At the end of the 19th century it seemed clear to many that free market capitalism would not work: that it was unsustainable; and that in order to make it work, the entire social system would break down in the attempts to paper over capitalist production's contradictions. They came up with both socialism and fascism as alternatives, and those alternatives elicited a long ideological war that wracked the world for the ensuing century.
Because the alternatives were wrong, however, did not make capitalism right. Those contradictions of capitalism were and still are operating. The late 19th century diagnoses of the problem are still sound. It's just that we've been judging the accuracy of the diagnosis of the illness on the basis of the effectiveness of the cure, and the world alas still hasn't found a cure for advanced metastatic capitalism.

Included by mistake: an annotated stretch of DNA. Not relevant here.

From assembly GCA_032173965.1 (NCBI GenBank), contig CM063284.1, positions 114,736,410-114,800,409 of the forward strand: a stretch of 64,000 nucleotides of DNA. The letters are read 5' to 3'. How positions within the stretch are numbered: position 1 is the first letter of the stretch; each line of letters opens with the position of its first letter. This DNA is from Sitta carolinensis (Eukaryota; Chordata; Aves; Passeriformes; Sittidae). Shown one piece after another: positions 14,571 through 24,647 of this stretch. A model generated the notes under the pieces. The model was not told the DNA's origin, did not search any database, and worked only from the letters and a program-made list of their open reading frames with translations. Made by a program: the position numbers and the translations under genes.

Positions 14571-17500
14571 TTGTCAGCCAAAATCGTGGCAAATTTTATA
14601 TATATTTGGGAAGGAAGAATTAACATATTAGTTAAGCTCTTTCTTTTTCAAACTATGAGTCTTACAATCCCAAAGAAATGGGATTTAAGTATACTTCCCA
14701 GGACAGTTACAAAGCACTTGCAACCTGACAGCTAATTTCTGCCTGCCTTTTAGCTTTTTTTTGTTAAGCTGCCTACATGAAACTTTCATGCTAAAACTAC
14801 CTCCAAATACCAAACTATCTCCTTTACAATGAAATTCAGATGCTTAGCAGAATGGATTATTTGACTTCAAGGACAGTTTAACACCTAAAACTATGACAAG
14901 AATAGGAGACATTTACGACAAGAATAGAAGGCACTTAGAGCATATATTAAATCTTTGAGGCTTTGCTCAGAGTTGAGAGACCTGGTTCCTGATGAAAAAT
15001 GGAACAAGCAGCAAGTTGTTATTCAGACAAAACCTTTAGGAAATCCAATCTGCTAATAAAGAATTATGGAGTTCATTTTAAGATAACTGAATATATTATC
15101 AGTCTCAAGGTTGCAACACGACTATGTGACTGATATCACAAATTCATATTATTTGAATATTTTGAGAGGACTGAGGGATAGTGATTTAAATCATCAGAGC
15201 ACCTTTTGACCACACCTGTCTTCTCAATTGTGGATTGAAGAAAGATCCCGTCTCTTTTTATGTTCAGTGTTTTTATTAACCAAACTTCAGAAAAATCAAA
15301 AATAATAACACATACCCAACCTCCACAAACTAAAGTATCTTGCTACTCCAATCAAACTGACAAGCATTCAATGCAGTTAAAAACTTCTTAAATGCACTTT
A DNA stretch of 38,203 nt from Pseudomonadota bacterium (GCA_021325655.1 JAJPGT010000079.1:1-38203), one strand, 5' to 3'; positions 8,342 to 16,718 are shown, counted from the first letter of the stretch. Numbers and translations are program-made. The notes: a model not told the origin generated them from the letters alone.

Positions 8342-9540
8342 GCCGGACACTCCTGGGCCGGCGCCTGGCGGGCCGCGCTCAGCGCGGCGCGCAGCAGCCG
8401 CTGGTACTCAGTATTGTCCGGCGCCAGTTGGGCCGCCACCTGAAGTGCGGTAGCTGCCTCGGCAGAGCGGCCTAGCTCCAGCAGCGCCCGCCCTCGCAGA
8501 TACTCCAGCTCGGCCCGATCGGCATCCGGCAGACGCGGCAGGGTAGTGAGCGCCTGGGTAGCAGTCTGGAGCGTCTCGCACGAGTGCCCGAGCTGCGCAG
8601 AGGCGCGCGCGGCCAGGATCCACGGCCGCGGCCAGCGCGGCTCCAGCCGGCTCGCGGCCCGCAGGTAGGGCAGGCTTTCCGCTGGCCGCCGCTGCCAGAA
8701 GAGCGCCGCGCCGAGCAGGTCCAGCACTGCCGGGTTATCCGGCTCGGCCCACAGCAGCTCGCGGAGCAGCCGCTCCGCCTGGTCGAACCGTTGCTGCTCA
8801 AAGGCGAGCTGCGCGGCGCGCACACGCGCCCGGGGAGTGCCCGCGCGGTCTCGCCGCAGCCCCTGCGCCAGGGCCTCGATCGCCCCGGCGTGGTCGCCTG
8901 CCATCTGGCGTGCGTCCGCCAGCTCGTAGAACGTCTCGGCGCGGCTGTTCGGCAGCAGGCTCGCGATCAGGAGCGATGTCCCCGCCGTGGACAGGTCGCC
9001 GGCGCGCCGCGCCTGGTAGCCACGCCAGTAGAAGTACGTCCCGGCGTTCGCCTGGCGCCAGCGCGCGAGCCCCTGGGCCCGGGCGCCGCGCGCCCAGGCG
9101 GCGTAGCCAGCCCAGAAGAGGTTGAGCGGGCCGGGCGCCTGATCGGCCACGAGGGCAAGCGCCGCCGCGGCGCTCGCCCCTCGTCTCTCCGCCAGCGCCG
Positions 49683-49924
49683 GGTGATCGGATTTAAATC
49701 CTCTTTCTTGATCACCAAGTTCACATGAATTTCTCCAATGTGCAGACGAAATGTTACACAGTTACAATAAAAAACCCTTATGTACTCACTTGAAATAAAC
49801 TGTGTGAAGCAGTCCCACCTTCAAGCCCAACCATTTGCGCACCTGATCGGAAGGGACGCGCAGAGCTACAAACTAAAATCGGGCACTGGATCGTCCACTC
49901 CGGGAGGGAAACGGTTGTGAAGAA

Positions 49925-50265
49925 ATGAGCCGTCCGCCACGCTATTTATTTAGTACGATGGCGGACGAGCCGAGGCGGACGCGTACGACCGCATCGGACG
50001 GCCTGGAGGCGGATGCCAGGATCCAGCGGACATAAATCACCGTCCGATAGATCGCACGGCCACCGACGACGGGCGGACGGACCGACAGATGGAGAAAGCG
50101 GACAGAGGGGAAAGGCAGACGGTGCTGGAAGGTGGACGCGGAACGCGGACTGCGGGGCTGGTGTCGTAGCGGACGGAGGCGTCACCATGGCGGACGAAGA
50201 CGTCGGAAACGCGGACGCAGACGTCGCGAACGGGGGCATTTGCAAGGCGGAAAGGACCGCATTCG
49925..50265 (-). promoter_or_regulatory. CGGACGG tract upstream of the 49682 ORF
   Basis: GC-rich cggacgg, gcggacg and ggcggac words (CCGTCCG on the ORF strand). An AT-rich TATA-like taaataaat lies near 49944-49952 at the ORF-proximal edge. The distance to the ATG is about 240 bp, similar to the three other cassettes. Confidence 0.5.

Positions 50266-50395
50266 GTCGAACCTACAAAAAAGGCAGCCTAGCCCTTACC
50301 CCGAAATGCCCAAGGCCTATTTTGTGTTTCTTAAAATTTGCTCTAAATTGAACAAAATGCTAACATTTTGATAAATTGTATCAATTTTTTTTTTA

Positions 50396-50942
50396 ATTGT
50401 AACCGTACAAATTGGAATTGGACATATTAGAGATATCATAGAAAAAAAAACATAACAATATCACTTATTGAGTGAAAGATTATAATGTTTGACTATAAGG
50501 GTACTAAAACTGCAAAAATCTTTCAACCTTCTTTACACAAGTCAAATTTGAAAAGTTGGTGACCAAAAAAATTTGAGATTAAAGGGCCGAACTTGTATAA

In some subtle way, the common sense intuition is correct: to judge the soundness of the diagnosis by the effectiveness of the cure has a deep logic to it. It must be the case that diagnoses which fail to cure are missing something crucial.
Our conjecture is that the alternatives all mistakenly depend on the workings of government. Our own theory has it that the cure for capitalism could be found in the biblical regime; that a society and a political/economy that was purely secular could not work because a healthy social political economic organization requires sacred institutions to make them work right; and that the location of the sacred institutions needed (1) to temper the power of the rulers, and (2) to support the values of the root of the society's legitimacy, of every society's legitimacy: its civil society.
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